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Florida Gas Transmission Company, LLC v. Texas Brine Company, LLC

Court of Appeals of Louisiana, First Circuit

December 6, 2018


          On Appeal from the 23rd Judicial District Court Parish of Assumption, State of Louisiana Trial Court No. 34316 The Honorable Thomas J. Kliebert Jr., Judge Presiding

          Leopold Z. Sher James M. Garner Peter L. Hilbert Jr. Neal J. Kling Jeffrey D. Kessler New Orleans, LA and Robert Ryland Percy III Gonzales, LA and Eric J. Mayer Houston, TX Attorneys for Defendant/Appellant Texas Brine Company, LLC

          Christoffer C. Friend Susan R. Laporte Meghan E. Smith New Orleans, LA and Brad D. Brian (Pro Hac Vice) Bethany W. Kristovich (Pro Hac Vice) Los Angeles, CA Attorneys for Defendant/Appellee Occidental Chemical Corporation


          CRAIN, J.

         This suit arises from the sinkhole that developed in Assumption Parish in August 2012. Texas Brine Company, LLC, appeals a November 27, 2016 judgment denying its request for a preliminary injunction to enjoin arbitration proceedings. Finding the courts lack authority to decide the issues urged as to the injunction, we affirm.


         After being named a defendant in this suit, Texas Brine filed incidental demands asserting tort and contract claims against various parties, including Occidental Chemical Corporation ("Oxy") and Vulcan Materials Company. Texas Brine alleged that in 1975, Oxy, as owner of the land over the Napoleonville Salt Dome, leased to Texas Brine the right to produce salt from the land. In 1976, Texas Brine transferred its interest in the salt lease to Vulcan, [1] but remained operator of the brine production wells and related facilities pursuant to an Operating and Supply Agreement dated October 29, 1975 ("Operating Agreement"). The Operating Agreement was amended and restated in its entirety by Texas Brine and Vulcan on January 1, 2000 ("Amended Operating Agreement"). Oxy then acquired Vulcan's assets and assumed its obligations under the salt lease and Amended Operating Agreement.

         The Amended Operating Agreement contained an arbitration clause in Section 12.10. Pursuant thereto, Texas Brine and Oxy have been engaged in arbitration proceedings, while simultaneously litigating claims in court. According to a scheduling order issued by the trial court, contract claims are being arbitrated, while tort claims are proceeding in court.

         Texas Brine now claims Vulcan fraudulently induced it to enter the Amended Operating Agreement and the arbitration agreement contained therein by withholding critical information. Texas Brine asserts the fraudulent inducement vitiated its consent, making both the Amended Operating Agreement and the arbitration clause in Section 12.10, void ab initio. Arguing no enforceable arbitration clause exists, Texas Brine moved for a preliminary injunction to halt the arbitration proceedings until the court decides its fraudulent inducement claims.[2]Oxy countered that Texas Brine's fraudulent inducement claim could not be resolved in the courts and must be raised in the arbitration proceeding, citing this court's decision in Jasper Contractors, Inc. v., LLC, 11-0978 (La.App. 1 Cir. 5/4/12), 94 So.3d 123.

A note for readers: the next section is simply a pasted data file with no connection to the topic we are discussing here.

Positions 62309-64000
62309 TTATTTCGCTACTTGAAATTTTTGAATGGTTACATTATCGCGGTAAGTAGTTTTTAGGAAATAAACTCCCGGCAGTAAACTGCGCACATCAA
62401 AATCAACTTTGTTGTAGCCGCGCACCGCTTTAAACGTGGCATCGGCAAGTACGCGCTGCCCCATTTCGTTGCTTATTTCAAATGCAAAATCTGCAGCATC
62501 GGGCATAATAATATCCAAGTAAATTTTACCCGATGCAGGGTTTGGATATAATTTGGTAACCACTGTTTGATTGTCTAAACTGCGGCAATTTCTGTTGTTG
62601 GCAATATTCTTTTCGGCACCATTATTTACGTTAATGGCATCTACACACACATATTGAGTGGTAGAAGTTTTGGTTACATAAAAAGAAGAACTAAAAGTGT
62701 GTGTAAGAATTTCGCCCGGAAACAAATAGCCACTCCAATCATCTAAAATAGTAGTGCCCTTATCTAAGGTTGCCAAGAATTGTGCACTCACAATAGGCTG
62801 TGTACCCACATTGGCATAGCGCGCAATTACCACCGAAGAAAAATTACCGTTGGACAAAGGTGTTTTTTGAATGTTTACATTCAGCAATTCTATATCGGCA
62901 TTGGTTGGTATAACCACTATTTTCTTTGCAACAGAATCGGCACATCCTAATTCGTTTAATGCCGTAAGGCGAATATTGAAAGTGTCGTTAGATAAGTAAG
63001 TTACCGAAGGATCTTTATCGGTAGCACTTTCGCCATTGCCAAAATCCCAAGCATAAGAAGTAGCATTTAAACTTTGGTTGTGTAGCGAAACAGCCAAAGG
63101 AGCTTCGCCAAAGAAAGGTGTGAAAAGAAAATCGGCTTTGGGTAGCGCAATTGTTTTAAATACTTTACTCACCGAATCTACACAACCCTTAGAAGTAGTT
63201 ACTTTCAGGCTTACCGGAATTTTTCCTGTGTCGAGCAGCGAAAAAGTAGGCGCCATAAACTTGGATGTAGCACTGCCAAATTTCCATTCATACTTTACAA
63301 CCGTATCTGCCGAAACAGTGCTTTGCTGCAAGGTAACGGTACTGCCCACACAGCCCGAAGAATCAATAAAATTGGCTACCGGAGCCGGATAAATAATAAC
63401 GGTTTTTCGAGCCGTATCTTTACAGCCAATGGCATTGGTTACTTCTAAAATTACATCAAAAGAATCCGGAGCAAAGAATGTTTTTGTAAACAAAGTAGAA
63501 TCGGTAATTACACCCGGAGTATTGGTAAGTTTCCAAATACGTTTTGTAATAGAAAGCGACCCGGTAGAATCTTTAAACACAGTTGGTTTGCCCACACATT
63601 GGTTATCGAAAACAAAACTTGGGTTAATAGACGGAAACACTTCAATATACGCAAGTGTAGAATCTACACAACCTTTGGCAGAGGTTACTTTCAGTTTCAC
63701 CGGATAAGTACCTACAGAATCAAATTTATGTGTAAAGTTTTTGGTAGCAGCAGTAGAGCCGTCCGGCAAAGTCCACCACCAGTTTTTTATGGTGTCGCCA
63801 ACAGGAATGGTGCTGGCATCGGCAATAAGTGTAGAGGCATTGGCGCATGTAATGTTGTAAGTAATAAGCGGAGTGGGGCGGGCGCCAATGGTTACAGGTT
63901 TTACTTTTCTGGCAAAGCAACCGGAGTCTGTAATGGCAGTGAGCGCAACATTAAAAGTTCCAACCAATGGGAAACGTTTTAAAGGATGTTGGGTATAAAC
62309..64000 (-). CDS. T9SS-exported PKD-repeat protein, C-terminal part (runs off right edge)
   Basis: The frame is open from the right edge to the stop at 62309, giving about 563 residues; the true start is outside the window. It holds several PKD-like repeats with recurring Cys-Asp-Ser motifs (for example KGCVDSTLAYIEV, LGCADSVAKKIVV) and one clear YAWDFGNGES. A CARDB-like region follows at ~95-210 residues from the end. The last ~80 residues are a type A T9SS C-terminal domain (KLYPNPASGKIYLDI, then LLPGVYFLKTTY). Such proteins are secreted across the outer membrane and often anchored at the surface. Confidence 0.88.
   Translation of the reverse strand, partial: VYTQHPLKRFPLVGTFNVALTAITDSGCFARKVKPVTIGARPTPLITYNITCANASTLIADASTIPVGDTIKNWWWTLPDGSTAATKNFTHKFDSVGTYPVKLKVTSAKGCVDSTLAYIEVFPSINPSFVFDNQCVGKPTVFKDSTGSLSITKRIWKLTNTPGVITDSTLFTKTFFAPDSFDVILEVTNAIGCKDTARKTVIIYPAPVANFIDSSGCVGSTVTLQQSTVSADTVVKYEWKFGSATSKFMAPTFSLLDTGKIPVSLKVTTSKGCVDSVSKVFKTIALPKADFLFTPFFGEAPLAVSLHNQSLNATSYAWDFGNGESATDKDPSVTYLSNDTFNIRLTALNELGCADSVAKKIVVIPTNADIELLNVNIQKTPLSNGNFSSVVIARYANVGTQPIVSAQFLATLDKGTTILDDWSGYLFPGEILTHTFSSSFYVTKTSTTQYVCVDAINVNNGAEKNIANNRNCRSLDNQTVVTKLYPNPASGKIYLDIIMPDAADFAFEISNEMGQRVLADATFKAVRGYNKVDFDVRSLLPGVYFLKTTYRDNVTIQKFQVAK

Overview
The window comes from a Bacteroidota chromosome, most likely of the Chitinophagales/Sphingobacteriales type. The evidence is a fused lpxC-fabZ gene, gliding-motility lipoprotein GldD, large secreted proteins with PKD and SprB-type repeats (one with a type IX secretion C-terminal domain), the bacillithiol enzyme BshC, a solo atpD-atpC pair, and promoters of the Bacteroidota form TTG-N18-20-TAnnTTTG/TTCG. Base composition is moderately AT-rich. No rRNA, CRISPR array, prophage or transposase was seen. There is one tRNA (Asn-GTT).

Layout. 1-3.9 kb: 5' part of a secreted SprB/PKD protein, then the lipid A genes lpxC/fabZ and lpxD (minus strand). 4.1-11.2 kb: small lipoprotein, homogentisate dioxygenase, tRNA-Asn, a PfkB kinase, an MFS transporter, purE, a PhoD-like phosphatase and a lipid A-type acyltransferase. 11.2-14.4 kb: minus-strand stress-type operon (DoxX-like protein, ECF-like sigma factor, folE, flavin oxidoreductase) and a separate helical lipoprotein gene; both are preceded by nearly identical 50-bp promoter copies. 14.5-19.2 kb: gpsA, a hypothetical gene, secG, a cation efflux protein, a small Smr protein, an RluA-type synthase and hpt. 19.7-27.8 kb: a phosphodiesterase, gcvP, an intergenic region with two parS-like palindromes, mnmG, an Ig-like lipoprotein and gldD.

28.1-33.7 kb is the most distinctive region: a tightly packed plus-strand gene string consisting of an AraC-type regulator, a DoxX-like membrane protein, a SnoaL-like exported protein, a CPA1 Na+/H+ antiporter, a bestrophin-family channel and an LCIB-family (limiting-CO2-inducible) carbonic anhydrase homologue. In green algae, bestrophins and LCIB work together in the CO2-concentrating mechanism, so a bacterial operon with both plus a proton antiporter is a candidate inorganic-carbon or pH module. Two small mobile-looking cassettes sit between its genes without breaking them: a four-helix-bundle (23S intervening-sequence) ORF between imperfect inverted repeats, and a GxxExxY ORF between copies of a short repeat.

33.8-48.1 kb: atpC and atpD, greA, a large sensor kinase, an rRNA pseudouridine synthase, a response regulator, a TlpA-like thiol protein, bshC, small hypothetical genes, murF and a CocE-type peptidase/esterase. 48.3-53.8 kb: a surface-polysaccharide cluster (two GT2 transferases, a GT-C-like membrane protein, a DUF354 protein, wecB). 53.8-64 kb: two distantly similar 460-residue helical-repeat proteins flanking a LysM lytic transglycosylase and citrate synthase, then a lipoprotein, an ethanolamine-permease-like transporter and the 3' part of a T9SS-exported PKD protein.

The trial court held the arbitrators, not the court, must decide Texas Brine's challenge to the contract as a whole. However, drawing a distinction recognized by the Supreme Court in Buckeye Check Cashing, Inc. v. Cardegna, 546 U.S. 440, 126 S.Ct. 1204, 163 L.Ed.2d 1038 (2006), the trial court found any claim directed specifically to the validity of the arbitration clause should be decided by the court. After considering the evidence presented at the hearing, the trial court found Texas Brine failed to prove its consent to the arbitration clause itself was vitiated by fraud. Consequently, the trial court signed a judgment on November 27, 2016, denying Texas Brine's motion for preliminary injunction and refusing to enjoin the arbitration proceedings.

         Texas Brine now appeals, arguing the trial court erred in its determination that arbitration rather than court is the proper forum for resolving the question of whether an enforceable agreement to arbitrate exists between the parties.[3] (Brief p.3) It argues only a Louisiana court can define the requirements for a valid and binding contract under Louisiana law, and the courts must make the threshold determination as to the validity of the underlying contract giving rise to the arbitration proceeding. (Brief pp. 15-17) Texas Brine additionally argues it did, in fact, make a fraudulent inducement claim directed specifically to the arbitration provision, and the trial court erred in finding the evidence insufficient as to that issue.


         Arbitration is a matter of contract. AT&T Mobility LLC v. Concepcion,563 U.S. 333, 339, 131 S.Ct. 1740, 1745, 179 L.Ed.2d 742 (2011). Therefore, we begin our analysis with the language of the contract. See Buckeye, 546 U.S. at ...

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